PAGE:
When I figure out what I want to do when I grow up…
Sometimes, I just wanna crawl back into the womb, and be all like, “Mommy, feed me!” Not that fetuses feed, but you get my drift… (I hope.) I also love that in this photo, “Doctor” is 7th on the list, and under LAWYER of all things. I’d much rather be a ballerina than a doctor if we are being honest here, but that ship has come and gone long ago. Plus, I just don’t have the legs for it.
Anyway, so the past 6 months or so have been kind of a whirl-wind immersion into “doctoring.” I’m a little over halfway through the 3rd year LIC model (longitudinal integrated curriculum) so by now I have a fairly good idea about all of the specialties and what they involve. Theoretically, I should have SOME clue about what I want to do, but I’m still wavering. Thankfully, I have discovered what I do NOT want to do (and that’s how all the experts say to pick your specialty, right?) So here goes…
I do NOT want to do:
1) Psychiatry: I love my psych preceptor, but I don’t get hardly any inpatient psych during this rotation unfortunately. We did a few consults at the local hospital (which was a 20-bed joint in the middle of freakin’ NO-where) and a bunch of tele-psych conferences with the local jail, and I even did one consult at the jail myself (with a convicted murderer which was fairly intimidating), but as much as I try to love it, I come home every day drained and exhausted. Listening to people with serious mental health issues all day requires a very VERY special person. I find myself wanting to pray with every patient, not give them more meds! That’s another thing – outpatient psych is 99% medication visits. My preceptor does very little therapy because they have counselors at the psych clinic I rotated through who took care of that. Sorry Lucy, but I think you and I both should find a different specialty.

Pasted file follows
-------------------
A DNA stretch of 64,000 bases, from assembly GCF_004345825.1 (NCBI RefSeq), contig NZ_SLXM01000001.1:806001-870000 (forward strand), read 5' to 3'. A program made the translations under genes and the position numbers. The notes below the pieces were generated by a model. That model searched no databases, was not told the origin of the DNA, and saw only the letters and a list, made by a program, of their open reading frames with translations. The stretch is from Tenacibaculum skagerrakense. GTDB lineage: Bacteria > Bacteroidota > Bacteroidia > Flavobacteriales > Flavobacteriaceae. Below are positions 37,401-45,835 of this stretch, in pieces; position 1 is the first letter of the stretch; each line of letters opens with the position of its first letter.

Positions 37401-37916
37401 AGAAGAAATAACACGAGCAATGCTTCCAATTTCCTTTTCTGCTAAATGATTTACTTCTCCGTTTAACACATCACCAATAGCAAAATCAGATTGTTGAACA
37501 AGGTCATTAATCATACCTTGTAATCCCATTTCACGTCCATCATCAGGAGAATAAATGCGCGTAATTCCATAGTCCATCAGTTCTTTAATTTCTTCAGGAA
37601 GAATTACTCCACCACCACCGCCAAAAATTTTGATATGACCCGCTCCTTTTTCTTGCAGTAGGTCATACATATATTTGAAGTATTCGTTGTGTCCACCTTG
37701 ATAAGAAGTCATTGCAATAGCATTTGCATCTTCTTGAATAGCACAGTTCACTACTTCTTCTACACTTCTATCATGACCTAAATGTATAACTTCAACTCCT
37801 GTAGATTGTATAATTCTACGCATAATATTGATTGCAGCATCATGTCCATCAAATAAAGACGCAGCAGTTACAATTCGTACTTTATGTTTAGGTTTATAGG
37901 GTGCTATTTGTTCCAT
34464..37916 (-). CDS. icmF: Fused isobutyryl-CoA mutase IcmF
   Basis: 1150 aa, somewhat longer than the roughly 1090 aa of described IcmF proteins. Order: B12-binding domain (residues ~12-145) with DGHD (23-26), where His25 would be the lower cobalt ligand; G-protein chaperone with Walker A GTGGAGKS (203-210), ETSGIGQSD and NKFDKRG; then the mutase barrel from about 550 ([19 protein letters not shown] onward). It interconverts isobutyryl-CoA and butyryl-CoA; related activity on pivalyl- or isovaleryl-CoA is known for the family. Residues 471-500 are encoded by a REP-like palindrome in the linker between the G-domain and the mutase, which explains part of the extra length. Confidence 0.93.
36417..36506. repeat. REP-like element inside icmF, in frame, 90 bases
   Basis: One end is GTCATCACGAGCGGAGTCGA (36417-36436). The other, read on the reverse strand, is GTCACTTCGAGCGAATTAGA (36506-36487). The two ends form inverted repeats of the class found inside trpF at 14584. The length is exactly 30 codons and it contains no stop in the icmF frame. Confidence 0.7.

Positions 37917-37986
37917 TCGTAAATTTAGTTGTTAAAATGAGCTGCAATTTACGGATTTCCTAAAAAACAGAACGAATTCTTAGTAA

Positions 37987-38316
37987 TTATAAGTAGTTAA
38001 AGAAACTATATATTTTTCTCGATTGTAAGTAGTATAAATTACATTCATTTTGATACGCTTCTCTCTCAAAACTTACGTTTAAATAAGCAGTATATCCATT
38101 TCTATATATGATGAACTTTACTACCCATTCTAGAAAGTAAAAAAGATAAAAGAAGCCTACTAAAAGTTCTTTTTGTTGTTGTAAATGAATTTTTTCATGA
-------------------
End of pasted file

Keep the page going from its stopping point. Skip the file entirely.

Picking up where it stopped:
2) Surgery: Ok, I love the OR. No really, I do. (This is coming from the person who used to pass out at the sight of a needle.) I have two surgical preceptors, an orthopedic surgeon and a general surgeon. I usually go to the OR 1-2 times per week, and do 1/2 day of clinic. My orthopod is a fabulous teacher, I love rounding with him and seeing consults and he usually lets me close most of his cases. (For the non-medical – that means he finishes the majority of the case, closes the deepest layer of tissue, then hands me the needle and is like, go for it.) I get a majority of my suturing experience with him. However, he only really teaches me stuff about ortho. My gen surgeon is a fairly crabby, unhappy person who really really REALLY enjoys pimping and watching me sweat when I don’t know an answer. He rarely lets me do anything too complicated (basically – I am a human retractor for the most part, except when he lets me staple). However, although the pimping is painful, I learn a TON from him – he’s seriously like a genius. And I think he is starting to like me more now that I’m not intimidated by him anymore. So between the two of them, I think I have a fairly good surgical rotation. The only thing is… I could never see myself doing the same thing day in and day out, over and over again, for the rest of my life. My ortho is basically a knees and hips guy – I’ve scrubbed into probably fifty total knees and hips, with the occasional fracture or dislocation thrown in. I could do it in my sleep. I honestly almost did fall asleep during some of those cases – so bored was I! The gen surgery is more interesting – we do everything from gallbladders, colon resections and amputations, to carotid endarterectomies and fistulas. He also does a lot of breast biopsies and colonoscopies. But still… I think I’d get bored after a while, because for the majority of the time it’s gallbladders, hernias and colonoscopies. I’m pretty sure my grandma could do a hernia repair. So anyway, I learned that I am ok with blood (Praise you JESUS!) and I do like procedures, but anything past half an hour long and I want to slit my wrists.
Not to mention that all my classmates who want to do surgery are like this:
well, let’s just say… I’m no gunner.